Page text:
08/28/2013 05:05 pm ET Updated Oct 28, 2013

Speak Up. Speak Love.

I live close enough to the college campus where I work that I walk most days. I save myself and the earth a couple gallons of gas and let the fresh air prepare me for or calm me down from a busy desk job. But on Monday, my walk wasn't so much interrupted as it was just annoyed by a couple of street preacher protesters who visit campus occasionally to share their idea of the "good news." They weren't as transparent about their hatefulness as groups like Westboro, but their signs and words were clear: The Bible is fundamentally inerrant. Its words condemn everyone from, in their archaic language, homosexuals to harlots. And people apparently need to be told this, publicly, during their sidewalk lunch rush. I would have been happy with news about it being National Dog Day or that it was also the 93rd anniversary of the passing of the 19th Amendment, which recognized women's right to vote in the U.S., but good news, I guess, is in the viewer ratings.

I've visited enough big cities and big colleges to know that this isn't exactly unusual. I lived in DC for a summer, and I daily passed a man always knelt in prayer on the same corner of the Mall, surrounded by signs condemning the U.S. for its acceptance of LGBT people. And a large university nearby has actually designated an area for the myriad of regular preachers and protesters to condemn the university in a safe space almost out of earshot. Whether we're accustomed to protesters and street preachers or not, we quickly learn to walk on by and ignore their version of the good news. But in Small Town, USA, on a rather progressive liberal arts campus, it's not easy to ignore anything out of the ordinary. So, I couldn't help but feel offended by their message, defensive of those being directly antagonized by them, and even a little guilty for just walking by their injustice without standing up to them. I realized, though, that protesting like this, with signs and megaphones, is just universally inappropriate, and all we can do is look the other way. I conformed to our public opinion that this is an ineffective means of communication, and they should pack up their roadshow and stew in their own hate. We should all just be a little quieter, more private and reserved in our convictions. People are wrong for wearing their opinions on their sleeves, much less on the street. Never mind the message, the messenger is just crazy.

I got to work and tried to forget about it. Until I remembered that this week is also the 50th Anniversary of Dr. King's March on Washington, one of the largest protests in U.S. history. I had just disregarded all protests as immature and insignificant without thinking of their profound influence on our lives and history. I was confronted by my own hypocrisy. I write off protesting in and of itself because of the street preachers on campus or by the Mall in DC a few summers ago, forgetting that it was a protesting preacher at the front of that Mall 50 years ago who revolutionized the world. We don't want to seem too fringe, so we mainstream the radicals of history and don't get too risky ourselves. We don't protest because we're comfortable with our privilege or tolerant of the status quo. People do protest because the world has tried to drown out their voices, but they refuse to go unheard. The courage to stand for something, and even to protest and be ridiculed for it, is perhaps the most admirable thing our democracy allows us. And if Dr. King could inspire a nation by marching, how can I question the power of a protest? If we should be following anyone's lead, it's his, so maybe we should all be protesting. It wasn't the audacity of the campus street preachers to interrupt my commute that should have offended me, then. Rather, it's their message itself that offends, and it can't go unanswered.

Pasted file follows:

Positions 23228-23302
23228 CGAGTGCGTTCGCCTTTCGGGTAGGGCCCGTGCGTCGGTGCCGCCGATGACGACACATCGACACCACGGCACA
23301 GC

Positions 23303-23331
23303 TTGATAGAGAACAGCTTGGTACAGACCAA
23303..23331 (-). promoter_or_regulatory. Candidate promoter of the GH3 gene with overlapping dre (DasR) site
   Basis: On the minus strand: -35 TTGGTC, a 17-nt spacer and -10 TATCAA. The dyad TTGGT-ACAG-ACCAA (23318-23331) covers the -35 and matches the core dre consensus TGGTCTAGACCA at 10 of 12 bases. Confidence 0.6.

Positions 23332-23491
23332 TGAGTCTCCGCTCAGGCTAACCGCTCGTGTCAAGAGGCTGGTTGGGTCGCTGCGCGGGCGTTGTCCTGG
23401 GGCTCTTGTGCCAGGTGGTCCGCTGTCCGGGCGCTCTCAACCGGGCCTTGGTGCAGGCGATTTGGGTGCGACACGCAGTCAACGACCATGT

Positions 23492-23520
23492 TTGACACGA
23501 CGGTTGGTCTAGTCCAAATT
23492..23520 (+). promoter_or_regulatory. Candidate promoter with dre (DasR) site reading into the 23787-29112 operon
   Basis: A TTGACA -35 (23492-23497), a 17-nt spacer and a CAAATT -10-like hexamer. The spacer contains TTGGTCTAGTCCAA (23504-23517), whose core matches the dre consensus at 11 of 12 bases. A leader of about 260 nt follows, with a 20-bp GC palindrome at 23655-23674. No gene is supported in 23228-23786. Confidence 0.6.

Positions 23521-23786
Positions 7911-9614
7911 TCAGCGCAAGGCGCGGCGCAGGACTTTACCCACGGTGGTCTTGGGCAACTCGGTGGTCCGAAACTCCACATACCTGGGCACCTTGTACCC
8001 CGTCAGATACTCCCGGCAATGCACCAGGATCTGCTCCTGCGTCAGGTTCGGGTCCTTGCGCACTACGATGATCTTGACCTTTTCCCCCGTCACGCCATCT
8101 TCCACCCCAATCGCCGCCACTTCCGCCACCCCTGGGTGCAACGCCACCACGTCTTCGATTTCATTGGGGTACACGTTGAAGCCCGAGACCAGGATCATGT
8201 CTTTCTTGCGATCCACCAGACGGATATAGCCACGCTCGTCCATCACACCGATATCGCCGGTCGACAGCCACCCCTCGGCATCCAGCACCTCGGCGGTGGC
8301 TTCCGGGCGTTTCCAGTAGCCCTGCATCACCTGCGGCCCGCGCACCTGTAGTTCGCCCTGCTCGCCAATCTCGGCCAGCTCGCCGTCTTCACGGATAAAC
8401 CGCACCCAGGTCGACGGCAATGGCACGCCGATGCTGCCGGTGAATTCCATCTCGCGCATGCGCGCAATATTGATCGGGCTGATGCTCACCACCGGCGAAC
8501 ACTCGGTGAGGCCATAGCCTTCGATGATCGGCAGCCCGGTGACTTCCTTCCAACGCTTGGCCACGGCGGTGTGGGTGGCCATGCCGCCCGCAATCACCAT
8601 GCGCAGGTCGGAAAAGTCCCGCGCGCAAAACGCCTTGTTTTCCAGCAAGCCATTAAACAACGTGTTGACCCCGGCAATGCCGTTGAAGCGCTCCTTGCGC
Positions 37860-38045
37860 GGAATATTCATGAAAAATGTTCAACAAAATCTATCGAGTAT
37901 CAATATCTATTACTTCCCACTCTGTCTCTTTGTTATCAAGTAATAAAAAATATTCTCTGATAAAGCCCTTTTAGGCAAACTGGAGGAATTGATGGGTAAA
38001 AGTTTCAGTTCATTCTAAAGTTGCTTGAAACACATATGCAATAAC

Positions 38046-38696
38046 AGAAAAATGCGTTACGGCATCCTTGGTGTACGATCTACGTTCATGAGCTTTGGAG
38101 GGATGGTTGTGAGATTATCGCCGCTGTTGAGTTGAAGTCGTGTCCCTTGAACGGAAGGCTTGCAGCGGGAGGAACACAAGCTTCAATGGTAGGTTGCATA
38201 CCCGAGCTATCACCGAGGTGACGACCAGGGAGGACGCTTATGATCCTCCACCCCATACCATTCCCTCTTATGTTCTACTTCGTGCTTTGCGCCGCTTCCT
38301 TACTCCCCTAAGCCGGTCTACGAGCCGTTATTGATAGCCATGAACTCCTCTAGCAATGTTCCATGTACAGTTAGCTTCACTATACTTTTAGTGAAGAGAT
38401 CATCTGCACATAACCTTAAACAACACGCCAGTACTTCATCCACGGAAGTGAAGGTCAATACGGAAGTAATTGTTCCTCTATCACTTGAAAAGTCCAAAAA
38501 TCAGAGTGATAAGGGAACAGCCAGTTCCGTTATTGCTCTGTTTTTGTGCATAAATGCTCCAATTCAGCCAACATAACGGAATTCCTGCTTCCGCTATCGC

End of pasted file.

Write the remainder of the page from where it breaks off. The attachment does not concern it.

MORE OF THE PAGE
But their words actually aren't so rare. They're just usually whispered instead or only said, or typed, behind closed doors. Most churches still teach that sexual orientation is less than a natural tendency and sacred calling. And look no further than your Facebook newsfeed to see that slut-shaming is going strong (see: Miley Cyrus VMA posts). The outcasts, the oppressed and actual harlots were Jesus's constant company. But that's not what our churches look like anymore. Instead, we guilt and impress children, victims, and each other with a quieter version of the campus protesters' same insidious message. The street preaching protesters air our dirty laundry for us: these are the things most believe, but are too reserved to announce in public.

I wouldn't have dared to try arguing with the street preachers on campus. If their convictions were solid enough to protest, then no counter-protest was going to convince them otherwise. But Dr. King's drum major instinct to march, preach, and encourage others toward freedom is something a lot more of us should be standing up for. The campus hung a banner that simply read "We Speak Love" behind the protesters. That silent gesture was a passive counter to the hateful rhetoric, and that's the reminder that genuine activism needs. Freedom is in a perilous place, and I'm not sure how much it has improved since Dr. King's march 50 years ago. It needs some more marchers, protesters, and even preachers to speak for it creatively and peacefully or else the hateful street preachers, closed door preachers, and Facebook hecklers will drown it out. Our striving for justice and peace, respect and dignity needs all the help it can get.